Domestic Violence, Long Residency Concession and Right of Access to a Child
The domestic violence concession was introduced on 16 June 1999 to assist those subject to immigration control, whose marriage broke down during the probationary year as a result of domestic violence/abuse. It meant that those who left their partner during the probationary period and could prove, by way of a court conviction or similar, that the relationship ended because of domestic violence/abuse were allowed to remain in the country under Indefinite Leave to Remain (ILR).
In order to prove that domestic abuse had occurred, they had to provide one of the following:
- an injunction, non-molestation order or other protection order against the sponsor; or
- a relevant court conviction against the sponsor; or
- full details of a relevant police caution against the sponsor.
From 18 December 2002, the types of evidence caseworkers at the Immigration and Nationality Directorate can consider as ‘proof’ of violence/abuse have been extended. Under the changes, if one of the above pieces of evidence is not available, more than one of the following is acceptable:
- a medical report from a hospital doctor confirming that the applicant has injuries consistent with being the victim of domestic violence/abuse
- a letter from a GP who has examined the applicant and is satisfied they have injuries consistent with being the victim of domestic violence/abuse
- a police report confirming attendance at the home of the applicant as a result of domestic violence/abuse
- a letter from social services confirming its involvement in connection with domestic violence/abuse
- a letter of support or report from a women’s refuge
An individual seeking to remain in this country on the basis of marriage must complete a one year probationary period, during which the marriage is subsisting. Partners who are legally unable to marry must have been in a cohabitative relationship for two years in order to get leave to enter or remain.
Long Residency Concession
Indefinite Leave to Remain will be granted for periods of exceptionally long UK residency. This applies for people who have 10 years continual lawful residence in the UK or 14 years continuous residence of any legality.
Short absences abroad of up to six months at any one time within the 10 year or 14 year period will not constitute a break in residency.
The Ten Year Concession may be considered if the applicant has remained in the UK legally, with Home Office approval, for ten years. The result of the application will usually be that the applicant is allowed to stay on a permanent basis, being granted the status of “Indefinite Leave to Remain.”
In order for applications of this nature to be effectively submitted to the Home Office, our consultants will need to collate substantial evidence that will prove your respective periods in the UK. To rely upon the history reflected in your passport with regard to your time in the UK is not enough. Our consultants will be most happy to discuss the necessary documentation which they will require from you, in order to generate a case.
Right of Access to a child
The main points on which the immigration officer needs to be satisfied are that:
- a passenger who wishes to exercise access rights holds a valid entry clearance for this purpose;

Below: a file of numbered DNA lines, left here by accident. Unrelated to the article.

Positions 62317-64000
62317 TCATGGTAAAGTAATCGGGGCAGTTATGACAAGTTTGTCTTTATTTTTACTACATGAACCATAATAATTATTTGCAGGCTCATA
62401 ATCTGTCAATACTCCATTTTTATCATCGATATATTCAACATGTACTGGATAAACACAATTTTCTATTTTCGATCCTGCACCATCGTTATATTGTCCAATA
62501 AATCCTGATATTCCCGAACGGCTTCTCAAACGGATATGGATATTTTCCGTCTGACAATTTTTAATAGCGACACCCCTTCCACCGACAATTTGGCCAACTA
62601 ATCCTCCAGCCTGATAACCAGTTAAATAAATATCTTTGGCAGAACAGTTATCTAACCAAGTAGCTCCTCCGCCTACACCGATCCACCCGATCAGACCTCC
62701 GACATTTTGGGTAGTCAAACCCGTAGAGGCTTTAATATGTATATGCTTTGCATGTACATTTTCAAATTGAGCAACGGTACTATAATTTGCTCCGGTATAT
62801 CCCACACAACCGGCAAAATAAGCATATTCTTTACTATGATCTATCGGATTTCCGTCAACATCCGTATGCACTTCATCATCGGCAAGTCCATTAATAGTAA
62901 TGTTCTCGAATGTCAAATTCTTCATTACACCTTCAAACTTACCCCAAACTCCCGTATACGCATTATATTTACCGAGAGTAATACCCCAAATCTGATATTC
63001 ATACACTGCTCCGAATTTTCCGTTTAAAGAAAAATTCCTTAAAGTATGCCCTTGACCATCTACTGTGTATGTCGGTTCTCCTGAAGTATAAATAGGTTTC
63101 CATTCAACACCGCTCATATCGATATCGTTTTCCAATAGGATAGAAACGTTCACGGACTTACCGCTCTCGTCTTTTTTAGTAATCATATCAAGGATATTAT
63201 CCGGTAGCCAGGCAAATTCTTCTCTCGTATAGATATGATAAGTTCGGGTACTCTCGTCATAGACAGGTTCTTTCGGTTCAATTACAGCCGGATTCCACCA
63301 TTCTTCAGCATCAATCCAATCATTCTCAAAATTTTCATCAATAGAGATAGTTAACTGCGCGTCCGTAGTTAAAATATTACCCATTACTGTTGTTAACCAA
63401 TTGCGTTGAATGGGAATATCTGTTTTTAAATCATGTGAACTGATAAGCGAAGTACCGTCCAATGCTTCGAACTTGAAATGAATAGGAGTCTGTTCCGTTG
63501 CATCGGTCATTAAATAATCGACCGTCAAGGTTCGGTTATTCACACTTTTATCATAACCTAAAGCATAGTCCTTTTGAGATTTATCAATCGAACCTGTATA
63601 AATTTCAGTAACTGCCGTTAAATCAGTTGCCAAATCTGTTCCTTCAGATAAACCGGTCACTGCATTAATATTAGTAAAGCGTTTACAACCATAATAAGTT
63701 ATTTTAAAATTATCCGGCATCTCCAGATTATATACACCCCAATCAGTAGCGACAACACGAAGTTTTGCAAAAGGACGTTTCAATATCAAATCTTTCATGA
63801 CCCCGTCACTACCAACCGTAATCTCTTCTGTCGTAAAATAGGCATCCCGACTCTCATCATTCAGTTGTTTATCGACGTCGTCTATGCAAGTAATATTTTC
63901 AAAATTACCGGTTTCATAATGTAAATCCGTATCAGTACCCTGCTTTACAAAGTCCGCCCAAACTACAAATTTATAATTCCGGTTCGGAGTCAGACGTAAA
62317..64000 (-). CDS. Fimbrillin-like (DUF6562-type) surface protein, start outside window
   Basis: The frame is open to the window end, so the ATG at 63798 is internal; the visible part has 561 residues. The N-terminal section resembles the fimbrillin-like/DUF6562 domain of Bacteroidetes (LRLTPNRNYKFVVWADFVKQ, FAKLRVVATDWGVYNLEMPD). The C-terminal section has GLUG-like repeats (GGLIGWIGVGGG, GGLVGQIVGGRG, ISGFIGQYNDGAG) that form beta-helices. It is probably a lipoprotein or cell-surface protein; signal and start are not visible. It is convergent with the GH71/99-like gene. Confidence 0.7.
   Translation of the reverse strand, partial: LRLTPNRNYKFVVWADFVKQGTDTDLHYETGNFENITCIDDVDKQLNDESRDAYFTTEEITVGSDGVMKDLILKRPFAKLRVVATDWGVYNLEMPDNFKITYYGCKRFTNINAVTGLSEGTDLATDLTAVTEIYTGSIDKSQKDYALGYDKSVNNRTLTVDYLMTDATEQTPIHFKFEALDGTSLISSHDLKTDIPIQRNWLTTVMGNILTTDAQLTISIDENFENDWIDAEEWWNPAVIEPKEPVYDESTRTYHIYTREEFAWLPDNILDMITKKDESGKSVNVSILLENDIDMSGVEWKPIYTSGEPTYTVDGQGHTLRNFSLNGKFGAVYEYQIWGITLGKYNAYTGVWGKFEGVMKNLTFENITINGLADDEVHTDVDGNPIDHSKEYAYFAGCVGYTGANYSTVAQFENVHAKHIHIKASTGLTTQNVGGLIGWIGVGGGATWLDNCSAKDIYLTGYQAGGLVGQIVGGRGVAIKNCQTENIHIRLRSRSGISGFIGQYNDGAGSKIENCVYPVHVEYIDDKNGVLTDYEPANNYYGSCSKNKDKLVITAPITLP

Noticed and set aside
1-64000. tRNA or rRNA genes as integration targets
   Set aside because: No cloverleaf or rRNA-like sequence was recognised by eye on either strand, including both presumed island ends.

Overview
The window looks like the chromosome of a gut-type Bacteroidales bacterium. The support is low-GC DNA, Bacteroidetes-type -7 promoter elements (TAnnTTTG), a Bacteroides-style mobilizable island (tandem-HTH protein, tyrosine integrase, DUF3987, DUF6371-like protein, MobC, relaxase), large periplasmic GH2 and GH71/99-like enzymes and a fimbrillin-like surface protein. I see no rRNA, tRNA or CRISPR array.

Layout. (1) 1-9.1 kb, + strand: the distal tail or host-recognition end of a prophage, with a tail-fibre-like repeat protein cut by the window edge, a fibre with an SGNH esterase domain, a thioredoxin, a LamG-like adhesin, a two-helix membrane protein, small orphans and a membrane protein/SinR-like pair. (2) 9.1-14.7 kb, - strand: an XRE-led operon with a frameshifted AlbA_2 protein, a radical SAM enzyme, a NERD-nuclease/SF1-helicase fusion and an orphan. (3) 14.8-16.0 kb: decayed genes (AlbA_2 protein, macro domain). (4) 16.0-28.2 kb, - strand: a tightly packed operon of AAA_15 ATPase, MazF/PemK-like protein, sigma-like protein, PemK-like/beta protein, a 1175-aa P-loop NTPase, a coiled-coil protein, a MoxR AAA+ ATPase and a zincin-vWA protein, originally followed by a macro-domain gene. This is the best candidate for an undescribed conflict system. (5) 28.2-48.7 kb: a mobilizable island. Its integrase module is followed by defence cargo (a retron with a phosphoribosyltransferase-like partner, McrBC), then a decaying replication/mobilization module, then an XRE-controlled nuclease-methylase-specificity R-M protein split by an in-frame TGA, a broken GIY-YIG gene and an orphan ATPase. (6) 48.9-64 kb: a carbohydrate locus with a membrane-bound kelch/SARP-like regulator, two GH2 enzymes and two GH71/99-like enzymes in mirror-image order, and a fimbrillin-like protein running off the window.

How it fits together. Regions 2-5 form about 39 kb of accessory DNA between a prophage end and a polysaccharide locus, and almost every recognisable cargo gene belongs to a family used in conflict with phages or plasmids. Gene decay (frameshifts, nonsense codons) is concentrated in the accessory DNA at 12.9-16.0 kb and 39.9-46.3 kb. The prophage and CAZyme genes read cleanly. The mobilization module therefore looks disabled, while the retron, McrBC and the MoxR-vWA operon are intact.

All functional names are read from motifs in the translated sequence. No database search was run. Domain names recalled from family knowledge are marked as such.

- there is no reason to believe that false representations were made in order to obtain the entry clearance or that circumstances have changed since its issue; and
- refusal is not justified on the grounds of restricted returnability, medical grounds, grounds of criminal record, or that the person is the subject of a deportation order or that his exclusion is conducive to the public good.
Leave to remain as a person exercising rights of access
The requirements to be met by a person seeking leave to remain in order to exercise access rights are set out in Paragraph 248A in Part 7 of HC 395 and must be referred to when reading the following advice.
The main points on which the caseworker needs to be satisfied are that:
- the applicant is the parent of a child who is resident in the United Kingdom;
- the parent or carer with whom the child permanently resides is resident in the United Kingdom;
- the applicant produces evidence that he has access rights to the child in the form of:
- Residence Order or a Contact Order granted by a Court in the United Kingdom; or
- A certificate issued by a district judge confirming the applicant’s intention to maintain contact with the child; or
- A statement from the child’s other parent (or, if contact is supervised, from the supervisor) that the applicant is maintaining contact with the child;
- The applicant takes and intends to continue to take an active role in the child's upbringing;
- The child visits or stays with the applicant on a frequent and regular basis;
- The applicant intends this to continue;
- The child is under the age of 18;
- The applicant has limited leave to remain in the United Kingdom as the spouse or unmarried partner of a person present and settled in the United Kingdom who is the other parent of the child;
- The applicant has not remained in breach of the immigration laws;
- There will be adequate accommodation for the applicant and any dependants without recourse to public funds in accommodation which the applicant owns or occupies exclusively;
- The applicant will be able to maintain himself and any dependants adequately without recourse to public funds.